Derek Cianfrance's divorce drama is the story of how a couple (Ryan Gosling and Michelle Williams) travels from too-cute introduction to irreconcilable differences in just over half a decade. Starting with the present-day married-with-kid Dean and Cindy, Cianfrance weaves long flashbacks of the couple's early days through the film, ultimately dovetailing their wedding day with their marriage's last moments. It's a gimmick, but not necessarily a bad one: In the film's final act, as the parallel tracks veer in wildly different tonal directions, Cianfrance's montage increases in fluidity, and the crescendo it all makes is effective. But the filmmaker seems uninterested in imbuing his female character with the rich interior life and complicated morality he gives his male lead. Cindy is written as a cipher, inexplicably veering from indifferent to Dean to purringly hot for him (and not just him—in an infuriating scene set in a women's clinic, Cianfrance gives us just enough information about Cindy's past to be able to write her off as a tempestuous slut), and then back to uninterested. It's one thing that Dean has no clue who his wife really is, but, in a film that purports to study intimacy, the filmmaker could give us more of a glimpse. Without it, Cindy isn't just a heartbreaker—she's a villain.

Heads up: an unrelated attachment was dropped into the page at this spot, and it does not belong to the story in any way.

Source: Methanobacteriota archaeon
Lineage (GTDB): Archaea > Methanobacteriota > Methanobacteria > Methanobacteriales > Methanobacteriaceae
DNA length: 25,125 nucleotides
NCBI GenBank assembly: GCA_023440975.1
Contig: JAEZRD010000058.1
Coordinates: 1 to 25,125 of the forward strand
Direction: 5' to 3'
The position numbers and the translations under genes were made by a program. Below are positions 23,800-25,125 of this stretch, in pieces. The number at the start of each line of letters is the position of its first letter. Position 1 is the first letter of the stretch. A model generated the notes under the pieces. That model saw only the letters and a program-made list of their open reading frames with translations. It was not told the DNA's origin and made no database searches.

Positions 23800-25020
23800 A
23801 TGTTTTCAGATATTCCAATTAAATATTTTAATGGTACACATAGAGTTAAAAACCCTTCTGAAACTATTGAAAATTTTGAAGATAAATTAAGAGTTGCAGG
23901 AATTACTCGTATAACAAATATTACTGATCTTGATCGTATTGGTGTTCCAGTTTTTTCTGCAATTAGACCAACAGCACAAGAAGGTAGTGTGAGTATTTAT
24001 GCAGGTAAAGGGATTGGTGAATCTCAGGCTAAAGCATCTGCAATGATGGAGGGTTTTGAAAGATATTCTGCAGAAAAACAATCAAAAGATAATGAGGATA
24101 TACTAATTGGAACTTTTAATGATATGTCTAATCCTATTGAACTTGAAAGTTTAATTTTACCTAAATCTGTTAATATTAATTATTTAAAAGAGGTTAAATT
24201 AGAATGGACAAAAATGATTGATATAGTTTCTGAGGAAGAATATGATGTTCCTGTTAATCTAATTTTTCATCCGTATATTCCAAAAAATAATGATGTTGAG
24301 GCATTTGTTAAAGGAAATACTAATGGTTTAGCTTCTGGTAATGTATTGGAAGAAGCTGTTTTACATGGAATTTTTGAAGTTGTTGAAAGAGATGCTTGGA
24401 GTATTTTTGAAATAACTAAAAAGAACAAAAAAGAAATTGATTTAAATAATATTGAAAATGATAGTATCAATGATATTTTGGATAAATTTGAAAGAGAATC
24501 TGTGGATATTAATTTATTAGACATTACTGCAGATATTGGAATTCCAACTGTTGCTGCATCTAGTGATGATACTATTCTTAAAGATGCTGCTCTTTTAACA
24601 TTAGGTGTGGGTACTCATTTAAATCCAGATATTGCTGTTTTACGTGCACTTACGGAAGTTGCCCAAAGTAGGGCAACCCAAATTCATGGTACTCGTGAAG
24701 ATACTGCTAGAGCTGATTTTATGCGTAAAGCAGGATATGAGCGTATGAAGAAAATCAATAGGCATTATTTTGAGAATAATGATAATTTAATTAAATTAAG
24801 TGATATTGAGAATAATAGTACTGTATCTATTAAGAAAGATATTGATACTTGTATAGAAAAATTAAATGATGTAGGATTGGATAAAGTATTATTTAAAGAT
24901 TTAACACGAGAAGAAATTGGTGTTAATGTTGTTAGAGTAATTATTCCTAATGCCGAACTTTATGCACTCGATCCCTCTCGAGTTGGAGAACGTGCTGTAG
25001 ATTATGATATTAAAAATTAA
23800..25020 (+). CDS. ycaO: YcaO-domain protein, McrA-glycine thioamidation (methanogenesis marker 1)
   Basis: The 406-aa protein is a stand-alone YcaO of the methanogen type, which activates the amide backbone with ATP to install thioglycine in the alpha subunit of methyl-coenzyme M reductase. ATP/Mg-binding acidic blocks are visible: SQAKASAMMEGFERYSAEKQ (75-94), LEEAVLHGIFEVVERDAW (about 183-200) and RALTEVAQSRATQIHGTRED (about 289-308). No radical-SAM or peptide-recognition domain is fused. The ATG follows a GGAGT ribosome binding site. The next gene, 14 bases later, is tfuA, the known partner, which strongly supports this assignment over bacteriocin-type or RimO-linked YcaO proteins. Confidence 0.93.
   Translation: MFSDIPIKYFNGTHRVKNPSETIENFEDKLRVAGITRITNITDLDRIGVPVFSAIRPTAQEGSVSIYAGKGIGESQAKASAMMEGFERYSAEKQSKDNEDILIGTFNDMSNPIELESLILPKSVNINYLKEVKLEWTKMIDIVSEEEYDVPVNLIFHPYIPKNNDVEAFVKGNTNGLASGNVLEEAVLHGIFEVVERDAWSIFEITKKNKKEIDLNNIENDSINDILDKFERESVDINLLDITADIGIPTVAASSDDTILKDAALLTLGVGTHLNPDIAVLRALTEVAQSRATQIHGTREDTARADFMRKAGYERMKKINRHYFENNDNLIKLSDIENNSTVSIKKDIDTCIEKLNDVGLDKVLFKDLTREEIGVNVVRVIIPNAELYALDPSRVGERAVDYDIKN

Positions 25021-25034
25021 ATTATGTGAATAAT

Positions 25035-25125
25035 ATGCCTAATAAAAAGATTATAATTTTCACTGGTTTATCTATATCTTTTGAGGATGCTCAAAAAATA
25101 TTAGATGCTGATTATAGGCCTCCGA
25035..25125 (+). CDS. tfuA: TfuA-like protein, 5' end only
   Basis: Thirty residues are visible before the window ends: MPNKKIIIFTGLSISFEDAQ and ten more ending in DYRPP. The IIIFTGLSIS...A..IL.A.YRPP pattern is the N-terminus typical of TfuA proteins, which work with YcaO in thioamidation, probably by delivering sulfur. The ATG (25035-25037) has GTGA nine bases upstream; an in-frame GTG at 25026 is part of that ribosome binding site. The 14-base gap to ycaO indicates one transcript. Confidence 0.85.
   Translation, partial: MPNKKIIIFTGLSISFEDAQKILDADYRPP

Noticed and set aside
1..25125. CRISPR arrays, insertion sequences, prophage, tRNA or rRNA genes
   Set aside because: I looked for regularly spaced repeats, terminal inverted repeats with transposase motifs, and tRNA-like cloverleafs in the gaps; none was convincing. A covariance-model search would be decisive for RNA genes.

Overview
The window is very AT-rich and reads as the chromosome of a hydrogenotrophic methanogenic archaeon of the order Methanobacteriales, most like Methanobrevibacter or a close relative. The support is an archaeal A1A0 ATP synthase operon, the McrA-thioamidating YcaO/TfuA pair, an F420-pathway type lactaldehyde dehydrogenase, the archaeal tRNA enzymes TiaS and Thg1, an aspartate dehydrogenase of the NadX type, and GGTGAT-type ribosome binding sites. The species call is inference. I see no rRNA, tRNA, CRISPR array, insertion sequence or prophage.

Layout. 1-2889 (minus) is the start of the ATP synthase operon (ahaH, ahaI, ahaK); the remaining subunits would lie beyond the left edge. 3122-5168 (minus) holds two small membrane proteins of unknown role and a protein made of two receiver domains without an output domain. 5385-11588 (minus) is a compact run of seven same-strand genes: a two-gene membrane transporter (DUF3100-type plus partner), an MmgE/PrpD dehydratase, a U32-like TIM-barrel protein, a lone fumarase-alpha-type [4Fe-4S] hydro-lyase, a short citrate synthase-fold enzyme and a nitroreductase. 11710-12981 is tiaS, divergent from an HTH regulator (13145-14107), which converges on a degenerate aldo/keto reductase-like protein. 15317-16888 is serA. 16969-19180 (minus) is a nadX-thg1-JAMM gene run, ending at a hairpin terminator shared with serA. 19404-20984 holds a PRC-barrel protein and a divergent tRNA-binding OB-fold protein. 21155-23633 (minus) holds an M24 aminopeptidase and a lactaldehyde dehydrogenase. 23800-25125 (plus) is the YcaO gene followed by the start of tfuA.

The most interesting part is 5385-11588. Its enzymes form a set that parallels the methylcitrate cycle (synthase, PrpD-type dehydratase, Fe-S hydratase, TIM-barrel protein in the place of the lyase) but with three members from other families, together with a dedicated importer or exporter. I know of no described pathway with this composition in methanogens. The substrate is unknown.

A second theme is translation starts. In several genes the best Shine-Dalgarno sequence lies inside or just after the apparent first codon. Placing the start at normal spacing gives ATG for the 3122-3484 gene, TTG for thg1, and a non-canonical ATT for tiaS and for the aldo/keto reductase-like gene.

Williams cant get us inside Cindys head.
Opens at Egyptian, Fri., Jan. 7. Rated R. 120 minutes.